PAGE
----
One mistaken premise is the belief that there is a zero-sum relationship between good public policy and the interests of corporate America. Take, for instance, longstanding left-wing hostility toward cap-and-trade as a mechanism to control pollution. Corporations prefer cap-and-trade -- where the government sets an overall level of emissions and allows high-emanating businesses to pay low-emitting businesses -- over blunt regulation that forces all businesses to meet a fixed target. That's because cap-and-trade allows the same emissions reductions as regulation, but at a much lower cost. To assume that corporations' preference for cap-and-trade damns the policy is to assume that imposing costs upon corporations is an end in itself.
Whatever the actual effect of cap-and-trade, I'd guess that leftist objections to it aren't based on a desire to "impose costs" as much as on a belief, perhaps simplistic, that everyone ought to reduce emissions. Critics of cap-and-trade most likely believe in shared responsibility while disliking the notion that anyone's share of the responsibility should be turned, in typical capitalist fashion, into a commodity. It's kind of like a rich man paying for a substitute to fight in his place during the Civil War. The government still got the manpower it needed, but many people perceived something dishonorable in the process, the sacrifice of money and of life not being equal in their eyes. In any event, that's a particular case of a general leftist complaint about Obama's course.
"The left critique maintains that progress comes only when the president wages a climactic, Manichean struggle against the business lobby," Chait writes. He argues that progress throughout American history has come "almost exclusively through compromise," with every important measure from the emancipation of slaves through the Clean Air Act looking like a half-measure to some dissatisfied absolutist. I don't think that Obama's critics on the left necessarily look at matters in "Manichean" terms. They don't necessarily view big business as evil, but they do most likely question the extent to which and the basis upon which the business lobby insists on compromise from the elected representatives of the people.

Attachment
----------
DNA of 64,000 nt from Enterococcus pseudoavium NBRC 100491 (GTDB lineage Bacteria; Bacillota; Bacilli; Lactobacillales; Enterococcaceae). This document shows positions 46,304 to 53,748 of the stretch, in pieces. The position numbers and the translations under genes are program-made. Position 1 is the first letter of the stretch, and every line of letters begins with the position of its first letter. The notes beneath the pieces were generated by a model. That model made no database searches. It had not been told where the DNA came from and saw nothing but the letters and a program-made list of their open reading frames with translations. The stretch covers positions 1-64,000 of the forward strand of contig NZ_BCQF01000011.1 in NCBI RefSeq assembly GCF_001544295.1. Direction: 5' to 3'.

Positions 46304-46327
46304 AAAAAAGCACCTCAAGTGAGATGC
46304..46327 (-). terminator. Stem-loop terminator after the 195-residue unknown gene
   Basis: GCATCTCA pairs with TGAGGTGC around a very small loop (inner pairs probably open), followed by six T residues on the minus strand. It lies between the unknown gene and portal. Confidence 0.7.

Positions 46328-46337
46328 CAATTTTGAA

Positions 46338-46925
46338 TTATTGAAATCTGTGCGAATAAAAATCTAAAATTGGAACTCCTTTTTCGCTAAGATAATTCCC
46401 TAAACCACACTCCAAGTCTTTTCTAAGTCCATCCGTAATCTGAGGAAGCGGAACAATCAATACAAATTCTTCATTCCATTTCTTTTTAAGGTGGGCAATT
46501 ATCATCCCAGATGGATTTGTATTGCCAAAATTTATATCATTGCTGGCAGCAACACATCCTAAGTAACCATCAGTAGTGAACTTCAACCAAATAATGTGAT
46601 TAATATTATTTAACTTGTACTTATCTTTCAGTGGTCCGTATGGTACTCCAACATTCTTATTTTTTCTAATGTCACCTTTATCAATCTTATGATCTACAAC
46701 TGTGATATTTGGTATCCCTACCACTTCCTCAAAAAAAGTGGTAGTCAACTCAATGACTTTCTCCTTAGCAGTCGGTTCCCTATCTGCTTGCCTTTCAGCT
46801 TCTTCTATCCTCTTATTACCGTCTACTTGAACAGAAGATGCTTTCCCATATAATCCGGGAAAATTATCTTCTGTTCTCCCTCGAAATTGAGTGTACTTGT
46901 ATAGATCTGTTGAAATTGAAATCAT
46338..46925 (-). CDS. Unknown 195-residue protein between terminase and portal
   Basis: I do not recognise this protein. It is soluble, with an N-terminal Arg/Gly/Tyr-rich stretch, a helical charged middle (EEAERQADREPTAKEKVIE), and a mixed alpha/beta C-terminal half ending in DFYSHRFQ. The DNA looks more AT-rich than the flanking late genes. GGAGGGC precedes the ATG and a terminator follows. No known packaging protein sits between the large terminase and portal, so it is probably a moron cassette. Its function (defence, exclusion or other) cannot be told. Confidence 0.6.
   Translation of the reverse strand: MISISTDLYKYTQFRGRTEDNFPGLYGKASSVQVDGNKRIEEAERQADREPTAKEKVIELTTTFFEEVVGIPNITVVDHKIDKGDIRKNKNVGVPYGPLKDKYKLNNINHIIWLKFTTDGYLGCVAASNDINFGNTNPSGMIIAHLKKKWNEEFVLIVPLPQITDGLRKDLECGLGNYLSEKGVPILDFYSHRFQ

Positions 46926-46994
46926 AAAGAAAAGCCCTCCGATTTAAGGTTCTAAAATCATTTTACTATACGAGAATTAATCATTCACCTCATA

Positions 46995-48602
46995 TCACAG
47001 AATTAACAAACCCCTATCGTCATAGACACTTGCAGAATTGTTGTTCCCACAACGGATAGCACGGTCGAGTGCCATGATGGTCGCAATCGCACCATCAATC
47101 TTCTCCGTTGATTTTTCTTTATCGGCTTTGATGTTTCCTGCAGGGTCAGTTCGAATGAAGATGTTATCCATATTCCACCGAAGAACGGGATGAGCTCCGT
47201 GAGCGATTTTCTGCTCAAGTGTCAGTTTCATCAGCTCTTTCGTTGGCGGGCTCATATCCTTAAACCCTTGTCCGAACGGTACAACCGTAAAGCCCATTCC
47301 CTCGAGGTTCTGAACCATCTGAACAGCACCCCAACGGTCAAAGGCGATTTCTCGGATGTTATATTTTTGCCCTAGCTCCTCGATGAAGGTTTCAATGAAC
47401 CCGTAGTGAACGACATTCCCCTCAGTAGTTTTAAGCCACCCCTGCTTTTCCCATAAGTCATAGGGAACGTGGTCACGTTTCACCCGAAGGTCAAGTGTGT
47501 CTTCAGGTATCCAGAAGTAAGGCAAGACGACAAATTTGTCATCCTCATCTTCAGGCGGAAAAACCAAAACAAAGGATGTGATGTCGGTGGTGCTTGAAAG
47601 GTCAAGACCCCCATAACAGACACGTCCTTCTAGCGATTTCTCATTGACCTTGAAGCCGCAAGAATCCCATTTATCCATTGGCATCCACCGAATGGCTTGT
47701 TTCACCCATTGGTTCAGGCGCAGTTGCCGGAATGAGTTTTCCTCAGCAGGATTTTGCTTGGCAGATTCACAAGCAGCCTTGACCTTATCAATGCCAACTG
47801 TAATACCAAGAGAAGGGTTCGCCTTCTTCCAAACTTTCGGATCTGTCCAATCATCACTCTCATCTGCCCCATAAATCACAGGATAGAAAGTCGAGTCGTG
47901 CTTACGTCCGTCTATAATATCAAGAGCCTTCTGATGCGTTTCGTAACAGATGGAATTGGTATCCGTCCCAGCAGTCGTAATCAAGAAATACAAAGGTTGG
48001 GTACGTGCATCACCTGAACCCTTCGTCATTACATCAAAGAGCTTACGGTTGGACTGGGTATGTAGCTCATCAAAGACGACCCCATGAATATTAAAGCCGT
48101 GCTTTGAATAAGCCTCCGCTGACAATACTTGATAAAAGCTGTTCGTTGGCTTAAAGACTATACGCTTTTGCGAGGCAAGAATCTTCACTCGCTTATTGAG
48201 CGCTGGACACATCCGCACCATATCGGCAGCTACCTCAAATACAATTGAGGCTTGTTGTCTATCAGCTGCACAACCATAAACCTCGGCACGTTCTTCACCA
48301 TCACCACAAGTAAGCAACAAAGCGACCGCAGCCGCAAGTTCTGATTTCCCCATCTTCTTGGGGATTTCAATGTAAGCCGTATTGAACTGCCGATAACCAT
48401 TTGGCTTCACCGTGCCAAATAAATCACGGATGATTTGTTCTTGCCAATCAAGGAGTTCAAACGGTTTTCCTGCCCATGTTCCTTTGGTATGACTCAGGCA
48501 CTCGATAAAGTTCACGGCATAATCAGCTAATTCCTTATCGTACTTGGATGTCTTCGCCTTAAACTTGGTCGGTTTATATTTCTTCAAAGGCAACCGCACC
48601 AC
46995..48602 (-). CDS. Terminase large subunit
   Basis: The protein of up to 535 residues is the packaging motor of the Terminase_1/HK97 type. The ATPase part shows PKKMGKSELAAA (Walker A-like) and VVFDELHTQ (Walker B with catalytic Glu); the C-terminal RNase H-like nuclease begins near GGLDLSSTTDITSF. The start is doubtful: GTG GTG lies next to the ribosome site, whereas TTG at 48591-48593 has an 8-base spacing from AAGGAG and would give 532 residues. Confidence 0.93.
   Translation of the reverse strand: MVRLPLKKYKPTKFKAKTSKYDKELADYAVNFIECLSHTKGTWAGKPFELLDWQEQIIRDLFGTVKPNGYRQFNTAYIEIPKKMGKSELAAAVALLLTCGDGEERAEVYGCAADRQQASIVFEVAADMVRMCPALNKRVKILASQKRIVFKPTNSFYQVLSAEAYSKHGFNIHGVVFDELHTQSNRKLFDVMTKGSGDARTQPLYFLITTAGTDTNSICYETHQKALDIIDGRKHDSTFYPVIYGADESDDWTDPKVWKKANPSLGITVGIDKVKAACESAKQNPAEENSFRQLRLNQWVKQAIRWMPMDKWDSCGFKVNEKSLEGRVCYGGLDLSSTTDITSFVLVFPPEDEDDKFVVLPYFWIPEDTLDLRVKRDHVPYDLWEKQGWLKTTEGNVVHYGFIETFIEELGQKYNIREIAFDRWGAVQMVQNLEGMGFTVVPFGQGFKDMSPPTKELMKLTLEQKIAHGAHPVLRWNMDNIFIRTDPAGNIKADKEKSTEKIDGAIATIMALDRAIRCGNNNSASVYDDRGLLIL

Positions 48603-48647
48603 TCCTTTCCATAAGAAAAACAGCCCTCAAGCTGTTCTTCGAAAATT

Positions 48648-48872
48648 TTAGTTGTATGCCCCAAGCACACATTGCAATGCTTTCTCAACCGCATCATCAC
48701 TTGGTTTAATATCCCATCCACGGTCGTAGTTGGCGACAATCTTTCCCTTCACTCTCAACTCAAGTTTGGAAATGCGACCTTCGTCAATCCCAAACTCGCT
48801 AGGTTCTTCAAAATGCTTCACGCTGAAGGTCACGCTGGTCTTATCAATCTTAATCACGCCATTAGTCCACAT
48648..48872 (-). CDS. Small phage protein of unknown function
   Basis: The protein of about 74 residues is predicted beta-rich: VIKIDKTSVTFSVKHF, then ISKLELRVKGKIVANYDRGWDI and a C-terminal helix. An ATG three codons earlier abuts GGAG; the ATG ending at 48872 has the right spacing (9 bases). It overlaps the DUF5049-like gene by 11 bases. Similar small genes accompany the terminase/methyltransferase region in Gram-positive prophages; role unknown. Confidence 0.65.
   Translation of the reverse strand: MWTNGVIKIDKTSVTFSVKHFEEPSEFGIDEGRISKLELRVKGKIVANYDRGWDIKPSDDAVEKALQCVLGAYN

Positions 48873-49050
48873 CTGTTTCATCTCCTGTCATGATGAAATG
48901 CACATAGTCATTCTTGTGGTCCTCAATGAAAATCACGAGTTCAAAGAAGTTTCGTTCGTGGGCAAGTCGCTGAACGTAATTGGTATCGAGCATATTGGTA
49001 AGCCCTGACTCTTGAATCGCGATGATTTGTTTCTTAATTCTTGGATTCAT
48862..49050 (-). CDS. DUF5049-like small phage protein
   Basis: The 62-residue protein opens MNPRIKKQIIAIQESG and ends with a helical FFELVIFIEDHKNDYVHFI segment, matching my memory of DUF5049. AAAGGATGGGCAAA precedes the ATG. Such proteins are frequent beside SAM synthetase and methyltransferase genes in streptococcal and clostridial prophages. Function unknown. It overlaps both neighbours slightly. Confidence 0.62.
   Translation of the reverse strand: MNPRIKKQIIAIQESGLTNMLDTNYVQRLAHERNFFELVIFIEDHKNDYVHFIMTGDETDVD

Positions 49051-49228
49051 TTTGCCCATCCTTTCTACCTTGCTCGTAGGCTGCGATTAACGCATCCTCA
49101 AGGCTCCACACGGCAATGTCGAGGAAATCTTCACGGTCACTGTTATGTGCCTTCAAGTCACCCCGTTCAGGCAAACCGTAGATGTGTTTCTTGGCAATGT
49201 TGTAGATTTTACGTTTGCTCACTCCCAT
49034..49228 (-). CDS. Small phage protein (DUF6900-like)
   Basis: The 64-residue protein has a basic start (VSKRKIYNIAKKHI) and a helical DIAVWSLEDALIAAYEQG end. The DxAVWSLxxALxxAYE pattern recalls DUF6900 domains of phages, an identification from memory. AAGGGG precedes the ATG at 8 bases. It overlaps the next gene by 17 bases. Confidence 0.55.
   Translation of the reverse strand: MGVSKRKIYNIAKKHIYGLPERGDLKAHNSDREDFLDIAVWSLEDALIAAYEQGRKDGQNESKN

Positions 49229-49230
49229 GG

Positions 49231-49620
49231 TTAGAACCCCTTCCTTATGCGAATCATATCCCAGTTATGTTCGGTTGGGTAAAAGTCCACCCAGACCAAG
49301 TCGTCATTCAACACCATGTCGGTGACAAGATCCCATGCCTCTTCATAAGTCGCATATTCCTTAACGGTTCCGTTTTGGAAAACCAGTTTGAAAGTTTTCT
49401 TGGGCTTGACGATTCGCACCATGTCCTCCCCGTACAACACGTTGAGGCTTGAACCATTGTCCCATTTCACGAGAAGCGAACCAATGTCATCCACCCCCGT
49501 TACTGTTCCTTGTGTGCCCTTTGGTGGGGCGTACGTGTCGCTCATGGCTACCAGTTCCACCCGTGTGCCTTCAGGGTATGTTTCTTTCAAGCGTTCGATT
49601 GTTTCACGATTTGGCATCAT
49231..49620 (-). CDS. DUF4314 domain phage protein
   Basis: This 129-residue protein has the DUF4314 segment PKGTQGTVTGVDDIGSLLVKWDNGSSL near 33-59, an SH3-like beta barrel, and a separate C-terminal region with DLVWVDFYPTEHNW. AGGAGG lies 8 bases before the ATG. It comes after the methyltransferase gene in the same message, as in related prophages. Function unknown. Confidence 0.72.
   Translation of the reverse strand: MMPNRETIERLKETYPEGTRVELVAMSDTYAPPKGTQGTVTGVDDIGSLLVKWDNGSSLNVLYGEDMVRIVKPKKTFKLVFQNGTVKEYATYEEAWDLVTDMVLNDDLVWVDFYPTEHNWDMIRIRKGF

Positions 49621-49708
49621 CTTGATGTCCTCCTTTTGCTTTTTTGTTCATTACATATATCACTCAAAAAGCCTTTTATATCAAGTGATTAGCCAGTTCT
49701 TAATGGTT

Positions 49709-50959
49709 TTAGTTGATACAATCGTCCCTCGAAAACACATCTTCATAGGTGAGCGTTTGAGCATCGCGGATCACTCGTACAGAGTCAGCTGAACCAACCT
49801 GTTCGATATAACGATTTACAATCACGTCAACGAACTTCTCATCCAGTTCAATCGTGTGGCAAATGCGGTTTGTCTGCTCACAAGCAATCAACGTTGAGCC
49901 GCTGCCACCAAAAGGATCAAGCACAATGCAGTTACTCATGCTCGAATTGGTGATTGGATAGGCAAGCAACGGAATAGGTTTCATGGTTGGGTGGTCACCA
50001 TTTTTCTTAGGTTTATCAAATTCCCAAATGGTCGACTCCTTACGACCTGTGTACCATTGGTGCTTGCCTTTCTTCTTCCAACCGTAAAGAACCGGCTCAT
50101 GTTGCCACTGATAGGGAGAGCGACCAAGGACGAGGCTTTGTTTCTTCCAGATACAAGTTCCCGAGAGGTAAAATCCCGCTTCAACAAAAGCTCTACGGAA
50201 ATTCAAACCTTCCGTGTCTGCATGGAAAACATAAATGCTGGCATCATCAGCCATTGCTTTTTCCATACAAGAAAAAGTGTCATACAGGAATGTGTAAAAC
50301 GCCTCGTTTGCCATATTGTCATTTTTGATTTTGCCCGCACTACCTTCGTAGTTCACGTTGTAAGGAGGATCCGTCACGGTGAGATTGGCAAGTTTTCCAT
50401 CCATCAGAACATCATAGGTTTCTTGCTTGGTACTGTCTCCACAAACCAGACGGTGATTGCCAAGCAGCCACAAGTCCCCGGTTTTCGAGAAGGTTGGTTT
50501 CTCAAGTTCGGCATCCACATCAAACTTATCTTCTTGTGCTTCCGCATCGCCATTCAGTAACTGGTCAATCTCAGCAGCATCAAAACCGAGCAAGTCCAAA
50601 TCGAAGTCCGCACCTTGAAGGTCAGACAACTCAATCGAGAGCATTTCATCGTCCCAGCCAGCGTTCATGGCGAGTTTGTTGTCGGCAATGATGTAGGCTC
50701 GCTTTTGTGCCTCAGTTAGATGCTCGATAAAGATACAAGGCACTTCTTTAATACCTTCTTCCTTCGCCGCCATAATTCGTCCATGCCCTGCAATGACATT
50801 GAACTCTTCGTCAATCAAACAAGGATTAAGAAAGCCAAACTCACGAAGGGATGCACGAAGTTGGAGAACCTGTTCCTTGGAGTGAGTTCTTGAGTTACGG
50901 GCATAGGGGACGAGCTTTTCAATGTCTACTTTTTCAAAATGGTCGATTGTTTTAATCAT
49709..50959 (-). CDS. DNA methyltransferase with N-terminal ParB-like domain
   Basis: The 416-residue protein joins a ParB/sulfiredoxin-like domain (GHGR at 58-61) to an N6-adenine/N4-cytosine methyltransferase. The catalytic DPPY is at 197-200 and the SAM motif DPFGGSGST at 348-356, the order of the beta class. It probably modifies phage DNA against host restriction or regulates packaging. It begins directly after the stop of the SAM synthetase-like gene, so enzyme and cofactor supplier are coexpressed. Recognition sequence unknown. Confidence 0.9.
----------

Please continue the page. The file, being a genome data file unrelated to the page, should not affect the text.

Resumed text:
Chait now turns to the confused conservative response to Obama's alleged corporatism:
It is worth noting that conservatism is starkly divided between those terrified of Obama's coziness with big business and those terrified of his hostility to big business....[To the former] American business is Volkswagen, a grubby handmaiden to power. [To the latter] it is the Jews, being demonized and stripped of their rights while a nation cheers....Of course, most right-wingers stop well short of the Third Reich metaphor. Yet the striking thing is that few leading conservatives can be found who consider Obama's relationship to business neither frighteningly close nor frighteningly hostile.(emphasis in original)
Chait's own view is that "corporatism" -- which might be best defined in the current context as the politics of corporate welfare -- is a fallacy we oughtn't worry about.
The central fallacy of all the critiques of Obama's 'corporatism,' both right and left, is that they mistake negotiation for collaboration. There is a difference between businesses jostling to minimize the damage of a reform they can't stop and businesses crafting legislation they desperately want to enact.
The latter, Chait implies, simply isn't happening under Obama. But there seems to be room, despite Chait's chiding, for both left and right to question the extent and propriety of the "negotiation" Chait describes so benignly. Whether you think that government should keep hands off business or that business should defer to elected representatives, you have every right in our era of post-Bailout populism to question the business lobby's influence on legislation and regulation.
Chait also seems to believe that 'corporatism' is a false charge simply because some business groups publicly oppose the Obama administration. It should occur to him that those hostile noises are simply part of the "negotiation" process, if not an eminently successful negotiation technique for dealing with the likes of Democrats. Against all critics, Chait appears to recommend complaisance. To the right, he insists that things aren't as bad as they say; to the left, he insists that this is the best they're going to get. Writing like a stalwart Democrat, he exhorts disappointed liberals, progressives, leftists, etc., to settle for all a Democratic administration says it can afford to do, while pretty much dismissing conservative and populist objections out of hand. Chait's attempted refutation of the "corporatism" charge ends up being a vindication of "business as usual" in Washington.